The "Chaos Scenario" is upon us. It's not proving to be an orderly transition. On one side: "old, dead media" (and the advertising that assumed and furthered its continuation). On the other side: "something very different," and possibly far less valuable. There is hope…if you're nimble enough to find value in something very different instead of clinging to the status quo and trying to survive on the old paradigm's fatally diluted advertising rates.
Whoops, did Dwight Schrute from The Office get in here and down an extra strong glass of fermented beet juice? Am I channelling a hallucinating functionary played by Zach Galifianakis in Dinner for Schmucks IV? Sadly, no. "The Chaos Scenario" (by Bob Garfield) is the very real and very now-unfolding drama of the collapse of traditional advertising revenues in print and broadcast media (or the former "television-industrial complex," to use Seth Godin's term).
Between that ex-gravy-train and a soon-to-congeal new paradigm of companies finding efficient ways of connecting with customers is the current "Chaos Scenario," wherein many large broadcasting companies, content producers, print publishers, ad agencies, and various other hangers-on, shrivel down by 95 percent or disappear entirely.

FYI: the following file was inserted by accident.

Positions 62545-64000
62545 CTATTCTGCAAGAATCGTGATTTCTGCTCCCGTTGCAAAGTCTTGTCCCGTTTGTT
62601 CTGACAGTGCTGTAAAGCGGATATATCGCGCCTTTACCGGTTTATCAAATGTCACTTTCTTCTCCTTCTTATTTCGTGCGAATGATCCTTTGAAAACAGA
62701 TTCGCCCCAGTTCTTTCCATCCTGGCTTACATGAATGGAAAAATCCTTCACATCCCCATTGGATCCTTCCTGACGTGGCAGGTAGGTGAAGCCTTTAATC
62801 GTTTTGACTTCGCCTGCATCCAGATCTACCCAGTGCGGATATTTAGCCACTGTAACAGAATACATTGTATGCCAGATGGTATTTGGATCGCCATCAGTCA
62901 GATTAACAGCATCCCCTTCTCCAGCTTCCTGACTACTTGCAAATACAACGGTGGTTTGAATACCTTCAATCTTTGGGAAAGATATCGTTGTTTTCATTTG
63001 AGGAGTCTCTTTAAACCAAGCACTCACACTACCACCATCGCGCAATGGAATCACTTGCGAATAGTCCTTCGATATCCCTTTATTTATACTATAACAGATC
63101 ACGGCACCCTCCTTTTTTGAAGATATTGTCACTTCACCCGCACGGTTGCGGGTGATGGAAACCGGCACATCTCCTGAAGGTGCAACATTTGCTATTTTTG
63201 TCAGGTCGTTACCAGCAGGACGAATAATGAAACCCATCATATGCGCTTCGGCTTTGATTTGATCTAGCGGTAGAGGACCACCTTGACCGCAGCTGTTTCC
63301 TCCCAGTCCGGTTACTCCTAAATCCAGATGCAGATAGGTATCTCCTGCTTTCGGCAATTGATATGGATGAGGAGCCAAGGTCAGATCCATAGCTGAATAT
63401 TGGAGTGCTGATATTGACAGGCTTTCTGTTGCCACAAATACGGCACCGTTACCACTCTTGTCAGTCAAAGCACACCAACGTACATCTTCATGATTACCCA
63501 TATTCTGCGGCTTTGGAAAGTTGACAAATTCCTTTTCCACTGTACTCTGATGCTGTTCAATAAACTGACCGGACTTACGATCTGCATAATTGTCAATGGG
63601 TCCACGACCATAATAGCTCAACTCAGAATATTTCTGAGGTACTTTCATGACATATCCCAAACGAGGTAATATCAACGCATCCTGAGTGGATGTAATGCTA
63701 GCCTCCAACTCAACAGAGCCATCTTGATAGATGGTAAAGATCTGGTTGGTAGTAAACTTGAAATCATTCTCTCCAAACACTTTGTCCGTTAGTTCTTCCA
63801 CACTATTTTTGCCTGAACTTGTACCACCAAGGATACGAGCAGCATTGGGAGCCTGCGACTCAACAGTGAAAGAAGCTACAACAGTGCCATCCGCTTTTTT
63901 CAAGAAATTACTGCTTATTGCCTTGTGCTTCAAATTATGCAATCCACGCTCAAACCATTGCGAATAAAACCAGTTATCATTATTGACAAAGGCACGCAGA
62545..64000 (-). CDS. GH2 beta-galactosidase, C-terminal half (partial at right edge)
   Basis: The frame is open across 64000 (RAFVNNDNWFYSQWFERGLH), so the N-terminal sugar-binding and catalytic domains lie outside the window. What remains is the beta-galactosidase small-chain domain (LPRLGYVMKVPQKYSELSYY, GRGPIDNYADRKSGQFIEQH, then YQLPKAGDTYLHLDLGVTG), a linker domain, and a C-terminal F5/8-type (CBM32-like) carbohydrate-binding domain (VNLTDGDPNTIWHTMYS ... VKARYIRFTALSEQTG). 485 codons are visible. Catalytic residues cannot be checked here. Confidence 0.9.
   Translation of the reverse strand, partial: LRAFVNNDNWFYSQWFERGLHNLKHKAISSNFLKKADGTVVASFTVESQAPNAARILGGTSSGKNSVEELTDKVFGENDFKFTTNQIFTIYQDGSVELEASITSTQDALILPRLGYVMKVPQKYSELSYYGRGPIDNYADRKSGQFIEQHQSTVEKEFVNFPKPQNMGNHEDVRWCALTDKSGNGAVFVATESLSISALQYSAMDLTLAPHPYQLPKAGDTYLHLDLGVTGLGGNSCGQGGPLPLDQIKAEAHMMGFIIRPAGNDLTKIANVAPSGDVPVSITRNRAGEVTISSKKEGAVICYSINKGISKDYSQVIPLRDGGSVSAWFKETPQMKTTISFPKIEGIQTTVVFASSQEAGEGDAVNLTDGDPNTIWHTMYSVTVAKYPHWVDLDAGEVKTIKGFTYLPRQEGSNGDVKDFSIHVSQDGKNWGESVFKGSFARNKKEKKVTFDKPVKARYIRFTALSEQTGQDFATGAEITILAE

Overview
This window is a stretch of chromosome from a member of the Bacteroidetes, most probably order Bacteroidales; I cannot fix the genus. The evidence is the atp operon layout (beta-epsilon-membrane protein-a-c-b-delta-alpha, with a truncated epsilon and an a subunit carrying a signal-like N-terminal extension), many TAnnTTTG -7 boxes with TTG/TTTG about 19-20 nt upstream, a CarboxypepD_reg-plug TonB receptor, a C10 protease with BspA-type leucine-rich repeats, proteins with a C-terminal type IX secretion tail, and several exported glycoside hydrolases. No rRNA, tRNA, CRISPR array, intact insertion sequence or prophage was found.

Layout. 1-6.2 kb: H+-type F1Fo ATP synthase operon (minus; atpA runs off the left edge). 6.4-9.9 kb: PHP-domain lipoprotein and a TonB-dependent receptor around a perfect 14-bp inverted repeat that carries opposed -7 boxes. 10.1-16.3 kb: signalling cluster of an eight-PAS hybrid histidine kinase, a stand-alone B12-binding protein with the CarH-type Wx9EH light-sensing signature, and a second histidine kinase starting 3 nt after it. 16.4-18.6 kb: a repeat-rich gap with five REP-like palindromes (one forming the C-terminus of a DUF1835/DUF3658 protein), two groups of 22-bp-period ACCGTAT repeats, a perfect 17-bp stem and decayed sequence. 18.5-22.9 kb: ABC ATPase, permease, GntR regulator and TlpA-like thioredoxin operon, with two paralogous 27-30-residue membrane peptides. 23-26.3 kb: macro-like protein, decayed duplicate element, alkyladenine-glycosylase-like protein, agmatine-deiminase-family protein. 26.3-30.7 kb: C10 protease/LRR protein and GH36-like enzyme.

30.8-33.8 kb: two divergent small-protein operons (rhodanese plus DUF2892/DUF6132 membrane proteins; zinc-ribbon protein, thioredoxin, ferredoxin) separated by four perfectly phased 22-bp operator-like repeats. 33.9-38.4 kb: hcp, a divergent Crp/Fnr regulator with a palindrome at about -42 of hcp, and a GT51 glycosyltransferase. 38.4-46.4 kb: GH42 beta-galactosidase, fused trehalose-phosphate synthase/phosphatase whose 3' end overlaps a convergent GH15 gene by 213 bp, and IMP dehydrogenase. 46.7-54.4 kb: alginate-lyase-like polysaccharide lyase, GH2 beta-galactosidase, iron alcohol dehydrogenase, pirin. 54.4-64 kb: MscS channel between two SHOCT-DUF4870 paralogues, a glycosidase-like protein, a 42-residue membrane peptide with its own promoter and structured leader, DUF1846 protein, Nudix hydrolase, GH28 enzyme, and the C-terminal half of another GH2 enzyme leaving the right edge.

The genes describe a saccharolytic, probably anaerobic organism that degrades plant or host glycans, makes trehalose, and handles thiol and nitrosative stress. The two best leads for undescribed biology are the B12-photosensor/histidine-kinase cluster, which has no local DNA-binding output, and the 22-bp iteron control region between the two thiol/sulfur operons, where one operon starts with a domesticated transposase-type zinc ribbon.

Denial is rampant and, unfortunately, the bargaining stage of the grieving process won't be much prettier. Direct analogues of old media models – digital versions of the same things – are getting old and stale. They typically raise 2 percent or less of the former ad revenue base, which is not close to being able to fund the same quality of content. Case studies of experimental "all online" TV launches turned out to get too few viewers and not nearly enough ad revenue to cover the lavish expenses of traditional television production.
In other words, it's really nice that your "video went viral," but as media consumption patterns change, so do total ad revenues. And that will trickle through to production (no money to fund shows), which will accelerate the downward spiral of traditional broadcast. With no clear economic model to neatly take its place.
But, because consumers and brands still want to connect, we will eventually get to the other side. It's hard to describe this future – especially if you happen to be a hapless reporter in the dead-tree press who still breathlessly follows the brand lifts of huge-budget campaigns for some increasingly superfluous packaged good ("I solved my pain reliever problem 25 years ago," as Godin tells keynote audiences. "I use the one in the yellow bottle – the generic.").